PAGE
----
If your club does not hold a race, it cannot renew its club registration the following year.

Of course there's a workaround to registering a team. You can register using a different person, different address, and different club name each year. Since many race rider lists whatever you put as the team, the club name can be just remotely related from one year to another.

For example I belonged to a team based in the Silvermine area of... Norwalk? New Canaan? Because we effed up for a few years we were Racing Team Silvermine one year, RTS another. Heck we might have been RT Silvermine another year. We would screw up a year, change names, then be okay for a year, then we'd have to change our name again, etc. One year we weren't a team at all - I raced in a plain blue jersey that year (1988 I think - that's when Carpe Diem Racing originally started, and it existed by helping out with races, promoting a 'cross race, a mountain bike race, and, finally, the Bethel Spring Series in 1992).

(To give credit where it's due, I did NOT organize those races. Mike H did, and he's half the people that thought of and made the Bethel Spring Series a reality. Rit G is the other half. I only helped out until the end of the 1992 Series.)

You can make the club a business (LLC or something). Heck you should do something just to cover your butt in terms of liability. But as far as money goes, if the sponsor needs to write a check to a club, you need to have a club legally, as in government-wise.

Don't worry as much about taxes. As long as the money going in and out is about the same you'll be even steven money-wise.

With an LLC you don't have to prove non-profit or even not-for-profit. The minimal taxes you pay will be painless, maybe the cost of a few tubular tires. The rest of the costs are costs and can be deducted. I think I paid about $400 to set up my LLC, and that was with my very risk-averse-self hiring a lawyer to write up some document for the state (it describes my LLC's business).

The other way you do it is you connect the club to a current business, like a bike shop. But then you get into some potential conflicts and stuff.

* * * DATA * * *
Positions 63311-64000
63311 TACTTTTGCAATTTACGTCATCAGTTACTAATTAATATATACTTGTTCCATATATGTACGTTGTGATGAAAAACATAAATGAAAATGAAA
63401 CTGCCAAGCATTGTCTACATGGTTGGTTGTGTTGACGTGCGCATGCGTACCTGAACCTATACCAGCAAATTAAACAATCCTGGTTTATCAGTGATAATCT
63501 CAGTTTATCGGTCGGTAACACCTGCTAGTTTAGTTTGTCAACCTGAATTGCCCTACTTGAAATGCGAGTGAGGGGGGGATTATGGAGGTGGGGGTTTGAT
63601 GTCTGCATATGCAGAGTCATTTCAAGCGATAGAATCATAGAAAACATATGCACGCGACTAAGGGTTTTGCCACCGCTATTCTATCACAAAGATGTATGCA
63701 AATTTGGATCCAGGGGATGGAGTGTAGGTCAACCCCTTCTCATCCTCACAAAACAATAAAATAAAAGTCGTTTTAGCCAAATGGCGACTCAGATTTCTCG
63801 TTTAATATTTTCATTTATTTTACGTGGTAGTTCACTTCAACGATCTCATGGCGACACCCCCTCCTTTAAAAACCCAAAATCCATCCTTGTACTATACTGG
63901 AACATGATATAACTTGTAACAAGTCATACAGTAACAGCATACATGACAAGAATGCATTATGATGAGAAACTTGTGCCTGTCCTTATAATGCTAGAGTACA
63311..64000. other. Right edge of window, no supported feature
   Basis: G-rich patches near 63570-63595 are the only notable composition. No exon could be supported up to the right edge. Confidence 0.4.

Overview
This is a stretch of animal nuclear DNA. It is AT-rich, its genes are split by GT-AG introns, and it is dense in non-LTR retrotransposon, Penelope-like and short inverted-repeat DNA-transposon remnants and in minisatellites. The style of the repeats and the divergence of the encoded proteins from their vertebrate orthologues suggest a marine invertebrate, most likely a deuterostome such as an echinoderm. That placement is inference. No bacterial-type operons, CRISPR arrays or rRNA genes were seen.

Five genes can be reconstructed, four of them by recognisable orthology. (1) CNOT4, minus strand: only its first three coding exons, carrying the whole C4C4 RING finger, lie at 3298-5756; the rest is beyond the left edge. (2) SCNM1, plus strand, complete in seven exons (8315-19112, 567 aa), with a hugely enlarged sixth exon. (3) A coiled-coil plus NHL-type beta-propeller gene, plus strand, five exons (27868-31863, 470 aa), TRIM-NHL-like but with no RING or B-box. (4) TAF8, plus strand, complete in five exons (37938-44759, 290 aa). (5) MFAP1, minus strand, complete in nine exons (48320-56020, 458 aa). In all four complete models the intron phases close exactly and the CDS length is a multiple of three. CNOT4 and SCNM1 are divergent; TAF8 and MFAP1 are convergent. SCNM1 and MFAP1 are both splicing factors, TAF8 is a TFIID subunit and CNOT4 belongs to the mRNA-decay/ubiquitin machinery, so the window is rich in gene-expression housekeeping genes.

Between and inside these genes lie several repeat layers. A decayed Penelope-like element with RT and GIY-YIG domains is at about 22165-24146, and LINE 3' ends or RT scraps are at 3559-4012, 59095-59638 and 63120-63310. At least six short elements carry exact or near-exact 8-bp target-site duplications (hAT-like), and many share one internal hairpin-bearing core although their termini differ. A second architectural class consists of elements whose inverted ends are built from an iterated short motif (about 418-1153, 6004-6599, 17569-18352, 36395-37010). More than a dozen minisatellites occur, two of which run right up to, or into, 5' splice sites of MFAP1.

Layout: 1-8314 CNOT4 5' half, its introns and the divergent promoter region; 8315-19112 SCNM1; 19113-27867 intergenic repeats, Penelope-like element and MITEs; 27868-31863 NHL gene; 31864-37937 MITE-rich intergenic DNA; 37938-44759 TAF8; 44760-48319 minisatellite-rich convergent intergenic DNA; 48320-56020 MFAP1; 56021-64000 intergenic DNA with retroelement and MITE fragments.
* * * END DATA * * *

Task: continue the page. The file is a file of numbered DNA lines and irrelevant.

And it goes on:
I haven't tried to get the business side to help my hobby side, but after running a few simple ideas past my wife (the accountant, and she's on the up and up) she says that there are ways I could conceivably write off some of my bike expenses as related to the promotion business. I'd have to do some extra work (promote stuff using my hobby) but it'd be pretty straightforward. Since I'm of the mindset that taxes aren't necessarily bad I haven't started to plan on this aspect of cycling.

Anyway my point is that setting up an LLC would be pretty easy and allow you to receive sponsor checks. If you use all the money, minus some seed money for the following year, you'll be good. You can even sponsor/seed your own LLC - it's where I personally put 3? pairs of HED wheels worth of money (and no I haven't seen it back yet).

With an LLC income is treated like personal income. You file a Schedule A for your expenses or something like that (ask a good accountant - I can give you a contact if you need one... just remember that accountants bill by the hour). Keep a good record and make sure your income>expenses (for the LLC) so that the IRS doesn't get on your back.

Remember, it's not a business if it loses money all the time.

So, yes, you can just register a club with USAC and race in your kit (with your club name on it somewhere). It'll cost just $150 a year to register your club, at least for 2011. You'll be listed as your club, not unlisted. If you don't hold an event you can just do some finagling to get a new club name next year.

But for now you'll be able to wear your kit in races. And since it's your club you probably should wear it when you train too.

Isn't that so cool? So pro?



Mrs SDC, accountant said...

A single member LLC's income gets reported on a Schedule C, not a Schedule A. A Schedule C's net profit is subject to both income tax and self-employment tax.

A multi member LLC's income is reported on a partnership tax return, Form 1065. It then flows from there onto your personal Form 1040. The net profit is then subject to both income tax and self-employment tax.

Aki said...

What she said :)

spokejunky said...

USAC allows clubs to do 'training rides' and 'maintenance classes' in lieu of promoting a race. This is a lame cop out, but I can see a new club's opinion on how difficult it is to get $$ for a race. Having said that I've yet to live in a town who doesn't have an established cycling team or one that is within an easy drive. If you can't put up the $$, then join another established club until you have the means to do your part. I know we are a knuckle-headed lot, but keep on with not supporting a new or established race and see your drive times get longer or options go away altogether.